Below are the concise methods for each step. Please see Additional file 1: Methods supplement for more detail.

Heart valve processing

Aortic valves, inclusive of both the anterior leaflet of the mitral valve and the root, were dissected from porcine hearts obtained from a local slaughterhouse. Hearts were kept on ice and valves were dissected within 2 h of harvest in order to minimize postmortem degradation of the extracellular matrix. Immediately after dissection, the valves were decellularized. Decellularization began with 4 days of 1% sodium dodecyl sulfate (SDS) and was followed with 2 days of Tris buffer, DNAse and MgCl2, 2 days of PBS washing, 2 days of 0.1% peracetic acid, and 21 days of PBS washing in that order. In our preliminary studies, we determined 4 days of SDS solubilization is needed to remove >98.5% of DNA content from the valve tissue (data not shown). After decellularization, terminal sterilization was performed with gamma irradiation (1500 Gy or 3000 Gy).

α-gal epitope ELISA

An ELISA development kit was purchased from KPL (Gaithersburg, MD, product 54–62-18). Human serum albumin (Sigma-Aldrich, St. Louis, MO, product A1653-5G) was used as a blocking agent. 1.5–3 μg of protein extracts of fresh porcine aortic cusps (positive control, n = 5), decellularized porcine aortic cusps (n = 5), and human aortic cusps (negative control, n = 3) were used to coat 96-well polystyrene ELISA plates. The primary antibody was the α-gal monoclonal antibody, M86 (Enzo Life Sciences, Inc., product ALX-801-090). The secondary antibody was a goat anti-mouse IgG-HRP. Absorbance was determined at 405 nm and background absorbance was subtracted. Relative concentrations of α-gal epitopes were calculated based on fresh porcine cusp defined as 100%.

Animals and operative model

Juvenile sheep (n = 3) were 3 to 4 months of age and 30 to 40 kg in mass and underwent a pulmonary valve replacement with decellularized and sterilized porcine aortic valves. All animals received humane care in compliance with the Principles of Laboratory Animal Care formulated by the National Society for Medical Research and the Guide for the Care and Use of Laboratory Animals. The study protocol was approved by the Institutional Animal Care and Use Committee at Mayo Clinic. The operations were performed through a left thoracotomy utilizing the fourth intercostal space to gain exposure. After heparinization, normothermic cardiopulmonary bypass was utilized to empty the heart, but the heart was not arrested. The main pulmonary artery was incised 1 cm above the right ventricular outflow tract and just below the bifurcation of the pulmonary artery. The native pulmonary valve cusps were excised. The decellularized heart valve was interposed in the pulmonary position with running sutures of 4–0 polypropylene proximally and distally. Intercostal nerve blocks were performed with 0.5% bupivacaine and epinephrine mixture prior to closure of the thoracotomy. Ceftiofur 5 mg/kg was given intramuscularly the day before the surgery and was repeated on the 3rd postoperative day. Cefazolin 50 mg/kg was given intravenously 15 mins prior to incision. Animals were kept indoors for the first week postoperatively and given 25 U/kg of Heparin twice a day for 2 days postoperatively. Vital signs were monitored daily for 1 week [12].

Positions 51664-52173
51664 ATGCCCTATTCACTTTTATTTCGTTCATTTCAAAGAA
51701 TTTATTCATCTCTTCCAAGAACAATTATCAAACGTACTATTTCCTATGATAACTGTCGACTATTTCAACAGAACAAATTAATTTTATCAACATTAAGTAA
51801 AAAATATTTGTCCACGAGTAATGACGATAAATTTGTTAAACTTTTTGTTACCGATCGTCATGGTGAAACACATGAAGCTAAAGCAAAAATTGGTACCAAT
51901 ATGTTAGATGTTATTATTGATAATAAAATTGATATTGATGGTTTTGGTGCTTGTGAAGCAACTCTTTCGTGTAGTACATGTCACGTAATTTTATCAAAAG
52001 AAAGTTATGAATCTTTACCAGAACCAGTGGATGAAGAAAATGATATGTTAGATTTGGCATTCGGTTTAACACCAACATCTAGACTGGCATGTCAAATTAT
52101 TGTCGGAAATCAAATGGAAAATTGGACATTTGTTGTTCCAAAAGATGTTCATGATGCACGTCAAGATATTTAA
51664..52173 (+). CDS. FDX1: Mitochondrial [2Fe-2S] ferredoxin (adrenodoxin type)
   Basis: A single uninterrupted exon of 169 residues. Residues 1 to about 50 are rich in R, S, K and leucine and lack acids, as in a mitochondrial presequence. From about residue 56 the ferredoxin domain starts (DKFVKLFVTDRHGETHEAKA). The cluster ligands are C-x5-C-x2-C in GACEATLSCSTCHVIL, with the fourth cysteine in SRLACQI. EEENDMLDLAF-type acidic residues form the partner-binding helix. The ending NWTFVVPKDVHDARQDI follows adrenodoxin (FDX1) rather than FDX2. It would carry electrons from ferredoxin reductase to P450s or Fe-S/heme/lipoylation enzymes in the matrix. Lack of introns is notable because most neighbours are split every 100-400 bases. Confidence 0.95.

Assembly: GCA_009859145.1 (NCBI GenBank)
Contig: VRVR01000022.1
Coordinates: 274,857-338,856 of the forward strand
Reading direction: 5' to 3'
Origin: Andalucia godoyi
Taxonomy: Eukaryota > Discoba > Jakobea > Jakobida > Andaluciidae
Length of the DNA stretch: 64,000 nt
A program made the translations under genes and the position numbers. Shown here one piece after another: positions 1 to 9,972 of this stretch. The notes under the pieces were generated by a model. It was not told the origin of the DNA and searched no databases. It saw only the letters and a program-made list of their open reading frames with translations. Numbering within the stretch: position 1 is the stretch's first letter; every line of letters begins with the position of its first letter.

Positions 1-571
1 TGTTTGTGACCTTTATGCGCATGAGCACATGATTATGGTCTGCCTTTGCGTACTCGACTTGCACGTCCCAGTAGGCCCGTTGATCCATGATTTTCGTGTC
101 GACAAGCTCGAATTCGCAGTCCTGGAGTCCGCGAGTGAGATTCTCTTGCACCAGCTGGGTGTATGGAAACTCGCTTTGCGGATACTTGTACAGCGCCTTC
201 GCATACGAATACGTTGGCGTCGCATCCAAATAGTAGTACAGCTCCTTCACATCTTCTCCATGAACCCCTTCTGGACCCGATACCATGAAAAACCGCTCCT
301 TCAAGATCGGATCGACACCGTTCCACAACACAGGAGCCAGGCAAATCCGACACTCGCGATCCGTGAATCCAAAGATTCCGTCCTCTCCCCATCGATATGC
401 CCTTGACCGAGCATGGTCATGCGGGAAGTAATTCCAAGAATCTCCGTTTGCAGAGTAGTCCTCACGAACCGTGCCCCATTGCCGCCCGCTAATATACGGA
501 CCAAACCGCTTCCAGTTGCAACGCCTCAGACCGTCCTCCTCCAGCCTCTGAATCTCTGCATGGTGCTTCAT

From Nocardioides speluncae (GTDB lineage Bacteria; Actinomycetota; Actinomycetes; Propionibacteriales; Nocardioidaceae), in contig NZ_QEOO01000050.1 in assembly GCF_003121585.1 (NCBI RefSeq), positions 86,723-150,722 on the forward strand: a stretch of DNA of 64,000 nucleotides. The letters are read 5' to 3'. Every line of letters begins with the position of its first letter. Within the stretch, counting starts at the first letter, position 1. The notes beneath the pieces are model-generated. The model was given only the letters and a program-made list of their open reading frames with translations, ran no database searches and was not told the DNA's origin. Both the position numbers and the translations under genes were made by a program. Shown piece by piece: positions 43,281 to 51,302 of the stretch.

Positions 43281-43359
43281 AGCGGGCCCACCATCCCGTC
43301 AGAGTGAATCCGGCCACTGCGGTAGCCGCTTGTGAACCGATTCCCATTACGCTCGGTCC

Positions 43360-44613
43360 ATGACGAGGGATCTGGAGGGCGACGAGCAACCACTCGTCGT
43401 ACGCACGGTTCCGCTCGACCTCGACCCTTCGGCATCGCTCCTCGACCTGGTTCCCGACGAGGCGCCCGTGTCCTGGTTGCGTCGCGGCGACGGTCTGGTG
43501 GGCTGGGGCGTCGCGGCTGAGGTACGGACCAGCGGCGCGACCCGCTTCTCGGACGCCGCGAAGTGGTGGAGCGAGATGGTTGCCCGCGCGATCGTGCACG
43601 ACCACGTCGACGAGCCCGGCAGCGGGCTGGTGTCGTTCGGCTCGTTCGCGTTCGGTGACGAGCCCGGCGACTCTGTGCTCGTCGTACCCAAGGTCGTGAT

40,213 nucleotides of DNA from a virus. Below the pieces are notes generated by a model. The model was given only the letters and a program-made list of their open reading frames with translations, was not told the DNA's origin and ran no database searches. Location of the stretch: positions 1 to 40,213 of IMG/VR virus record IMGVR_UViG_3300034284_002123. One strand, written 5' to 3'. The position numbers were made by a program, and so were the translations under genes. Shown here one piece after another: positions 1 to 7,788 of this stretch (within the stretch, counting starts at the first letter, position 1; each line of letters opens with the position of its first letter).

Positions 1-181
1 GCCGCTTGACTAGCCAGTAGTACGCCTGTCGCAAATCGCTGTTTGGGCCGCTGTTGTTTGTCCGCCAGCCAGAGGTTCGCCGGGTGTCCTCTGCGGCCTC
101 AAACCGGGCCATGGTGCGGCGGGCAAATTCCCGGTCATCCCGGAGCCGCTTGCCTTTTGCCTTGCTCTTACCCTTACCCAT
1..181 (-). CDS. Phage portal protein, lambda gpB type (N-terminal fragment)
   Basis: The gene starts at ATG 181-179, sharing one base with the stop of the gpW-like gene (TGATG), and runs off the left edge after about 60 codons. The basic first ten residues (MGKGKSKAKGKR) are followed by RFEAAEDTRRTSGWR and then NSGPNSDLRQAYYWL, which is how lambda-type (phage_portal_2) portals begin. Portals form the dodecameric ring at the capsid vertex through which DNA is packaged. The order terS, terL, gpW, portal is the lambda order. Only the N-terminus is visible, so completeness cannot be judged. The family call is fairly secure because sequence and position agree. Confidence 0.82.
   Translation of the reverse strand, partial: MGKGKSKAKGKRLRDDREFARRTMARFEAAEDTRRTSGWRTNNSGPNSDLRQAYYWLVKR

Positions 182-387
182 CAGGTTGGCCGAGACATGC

Serum for immune testing

Ten mL of blood was drawn into clot tubes from each sheep (n = 3) preoperatively, 1 week postoperatively, 1 month postoperatively, and 2 months postoperatively (with the exception of our first sheep which was sacrificed at 1 month). The blood was centrifuged immediately at 3000 RPM for 10 mins. The top layer was stored at −80 °C for later analysis.

Anti-pig antibody staining

Fresh frozen blocks of 3000 Gy gamma irradiated (n = 4) decellularized porcine aortic valve cusps were cut into 5 μm sections. Each section was incubated with a 1:25 dilution of sheep serum (obtained at different time points as described above) in 4 °C for 18 h. Secondary antibodies were rabbit anti-sheep IgM:FITC (AbD Serotec) and donkey anti-sheep IgG:Alexa Fluor 594 (Life Technologies). ProLong Gold Antifade with DAPI (Life Technologies) was utilized for preservation and counterstaining. Our negative staining controls utilized PBS rather than sheep serum. All images were taken with a confocal microscope [13].

Anti-pig antibody ELISA

Microtiter wells (Thermo Scientific, Waltham, MA) were coated with 100 μL of a 10 μg/mL extract of decellularized porcine valves. Sheep serum from the 3 sheep implanted with decellularized valves was added to the antigen-coated wells (100 μL of a 25 fold dilution in PBS). A mixture (100 μL of a 3 μg/mL solution of each) of FITC conjugated anti-IgM (Bio-Rad, Hercules, CA) and Alexaflour 568 conjugated anti-IgG (Life Technologies, Grand Island, NY) was added. The fluorescence was measured using the maximum excitation and emission wavelengths for each fluorophore. Purified sheep antibodies from Fitzgerald Industries (Acton, MA), IgG (product 31R-1050) and IgM (product 31C–CH1313), were used to produce standard curves.

Cytotoxic T-lymphocyte staining